• One release a year would be better if they give everything they announce.  UNLIKE NOW....they announce really cool features,  and then pull them back because they are "not ready".   **** or get off the pot MS.  your losing consumers FAST.   I don't want to be another.  One update a year with all features announced included...much better than what you have now.
  • Project Rome isn't even remotely close to iCloud sync. With iCloud sync you can sync everything, all data and apps can communicate. Project Rome allows nothing to be synced, just for the device to communicate and sync their states, but not data. And without data sync there isn't much of use in that. And the developer that resolves data syncing can probably do most of the stuff Project Rome does himself.
  • Rome is great for immediate discovery and interaction with another device. For sync of data you would use OneDrive ideally, but I will admit that is still more complicated than it needs to be. Saving to OneDrive should be one line to request permission and one line to save/read a file as if it was local, along with an option to specify the file is always kept in sync in the background, right now OneDrive requires slightly more work than it should
  • Every serious app can't rely on the file syncing but needs some sort of data syncing (usually database syncing). That's why I say that project Rome doesn't solve some real problems - if you don't have a database syncing it doesn't help, if you have it then you likely don't need it at all for most use cases (continuing user experience from one device to another).
  • I have to admit that I do not care either, although I am no longer using their Mobile platform. (Bluetooth stack is not what it used to be.)
  • If they really cared about their customers, then a simple pop-up message on older supported Windows 8 phones would all that be needed. A pop-up once indicating that they get a free upgrade to W10M will be all that's needed to keep people happy. Instead they did nothing and gutted their existing userbase.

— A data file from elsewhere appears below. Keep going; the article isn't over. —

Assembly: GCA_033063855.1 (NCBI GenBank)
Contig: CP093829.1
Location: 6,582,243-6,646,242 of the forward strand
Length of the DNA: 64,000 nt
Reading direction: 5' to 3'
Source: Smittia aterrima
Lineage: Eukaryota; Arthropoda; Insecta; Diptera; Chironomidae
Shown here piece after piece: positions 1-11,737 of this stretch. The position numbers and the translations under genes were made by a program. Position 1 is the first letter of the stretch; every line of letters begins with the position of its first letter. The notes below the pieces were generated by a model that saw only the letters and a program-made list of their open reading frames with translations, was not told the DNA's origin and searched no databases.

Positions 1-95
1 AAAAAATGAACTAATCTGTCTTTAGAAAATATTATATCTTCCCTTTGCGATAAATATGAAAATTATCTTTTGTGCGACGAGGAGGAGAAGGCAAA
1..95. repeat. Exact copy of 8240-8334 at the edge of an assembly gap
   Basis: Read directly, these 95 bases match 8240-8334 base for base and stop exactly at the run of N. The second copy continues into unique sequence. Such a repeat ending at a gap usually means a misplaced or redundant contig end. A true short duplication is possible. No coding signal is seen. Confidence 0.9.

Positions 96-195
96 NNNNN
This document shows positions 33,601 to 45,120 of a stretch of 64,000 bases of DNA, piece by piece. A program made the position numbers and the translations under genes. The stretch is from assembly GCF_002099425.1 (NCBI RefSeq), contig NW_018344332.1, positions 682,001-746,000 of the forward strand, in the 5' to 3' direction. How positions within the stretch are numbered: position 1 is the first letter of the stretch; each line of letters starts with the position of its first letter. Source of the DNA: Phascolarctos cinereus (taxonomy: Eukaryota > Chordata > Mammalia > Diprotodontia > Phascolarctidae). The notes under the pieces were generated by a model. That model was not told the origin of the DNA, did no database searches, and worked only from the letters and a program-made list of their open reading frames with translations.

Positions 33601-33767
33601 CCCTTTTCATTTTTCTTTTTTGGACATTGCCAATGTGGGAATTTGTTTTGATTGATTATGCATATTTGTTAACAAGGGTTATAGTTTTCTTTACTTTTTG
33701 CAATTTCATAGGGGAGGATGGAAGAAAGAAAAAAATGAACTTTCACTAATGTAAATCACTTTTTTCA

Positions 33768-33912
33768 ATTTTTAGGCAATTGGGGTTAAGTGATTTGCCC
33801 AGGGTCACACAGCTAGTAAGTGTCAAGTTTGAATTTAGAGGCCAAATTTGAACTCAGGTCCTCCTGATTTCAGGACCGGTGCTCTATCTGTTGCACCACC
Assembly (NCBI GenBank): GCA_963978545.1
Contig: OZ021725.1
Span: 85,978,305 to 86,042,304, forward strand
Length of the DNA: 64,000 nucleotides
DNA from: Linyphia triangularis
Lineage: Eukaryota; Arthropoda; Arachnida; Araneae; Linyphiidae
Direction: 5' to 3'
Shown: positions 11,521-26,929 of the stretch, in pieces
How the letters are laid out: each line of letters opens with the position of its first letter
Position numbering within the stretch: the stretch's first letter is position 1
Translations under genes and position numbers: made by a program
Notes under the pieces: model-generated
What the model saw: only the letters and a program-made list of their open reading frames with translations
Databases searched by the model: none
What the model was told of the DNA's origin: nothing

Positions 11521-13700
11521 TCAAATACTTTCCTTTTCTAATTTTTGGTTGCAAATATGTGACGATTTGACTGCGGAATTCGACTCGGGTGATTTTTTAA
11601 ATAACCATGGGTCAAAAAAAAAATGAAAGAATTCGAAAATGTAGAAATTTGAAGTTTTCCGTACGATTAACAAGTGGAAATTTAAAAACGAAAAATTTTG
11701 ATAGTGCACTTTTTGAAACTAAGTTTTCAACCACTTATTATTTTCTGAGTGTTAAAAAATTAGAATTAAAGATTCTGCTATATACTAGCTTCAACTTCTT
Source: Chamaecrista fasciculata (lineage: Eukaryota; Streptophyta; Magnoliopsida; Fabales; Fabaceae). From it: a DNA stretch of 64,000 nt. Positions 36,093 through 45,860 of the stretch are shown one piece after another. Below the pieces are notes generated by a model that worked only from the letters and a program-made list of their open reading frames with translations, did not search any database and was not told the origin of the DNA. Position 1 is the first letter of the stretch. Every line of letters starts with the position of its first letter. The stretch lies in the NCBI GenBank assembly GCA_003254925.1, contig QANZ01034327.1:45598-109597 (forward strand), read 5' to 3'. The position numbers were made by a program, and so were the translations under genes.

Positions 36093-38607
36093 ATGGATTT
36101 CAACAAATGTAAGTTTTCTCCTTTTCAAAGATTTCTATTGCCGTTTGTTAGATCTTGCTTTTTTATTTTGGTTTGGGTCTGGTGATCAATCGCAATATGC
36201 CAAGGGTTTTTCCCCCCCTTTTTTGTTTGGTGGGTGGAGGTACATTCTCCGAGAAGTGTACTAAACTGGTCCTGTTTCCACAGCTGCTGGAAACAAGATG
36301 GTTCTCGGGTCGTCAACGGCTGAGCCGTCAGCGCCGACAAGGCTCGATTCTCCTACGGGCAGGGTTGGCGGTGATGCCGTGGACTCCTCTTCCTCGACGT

• Anyone who cared knows how to update. Anyone else is probably better on WP8.
  • More is better.
  • Specially when talking beer 🍺 and pizza 🍕!
  • the more they offload to the Apps, the less important actual OS updates become. EDGE is a pretty big reason why they would have to release OS updates at a more frequent pace. If they remove that dependency, they would have more breathing room to schedule.
  • They definitely need to keep two updates until Edge is unshackled from the OS itself
  • The big reason why they probably don't want to separate Edge updates from big OS updates is because people will start pressuring MSFT to release this "Edge app" for Android, iOS, and Blackberry10.
    How it is right now is good so that they (MSFT) can say that Edge is Windows 10 exclusive.
  • Why? Because Edge is driving people to Win 10? Seems the majority only use Edge long enough to access Google and download Chrome. Whether Ege is integrated into the OS or seperate isn't the issue there. It needs to support the things that are keeping people away from it, and do that sooner than later. De-coupling it would support that.  I use Edge, BTW. Don't even have Chrome loaded, but do have to resort to IE periodically when Edge won't work right. I gather I'm a minority though. 
  • I actually use Opera most of the time. I haven't checked in quite awhile, but my pc is older and Edge could only take 5 new tabs opened before the system became unresponsive, compared to Opera where I can open 20 new tabs without having problems. So I'm not sure people would ask for Edge on other platforms if MS separates it from the OS updates. It's more like they would demand more development via app updates
  • No you are not. I use IE for stability, Edge to test the new features, Chrome for Googly stuff, and Opera Neon for its uniqueness.
  • lol what? EDGE being exclusive is NOT a good thing for the browser btw.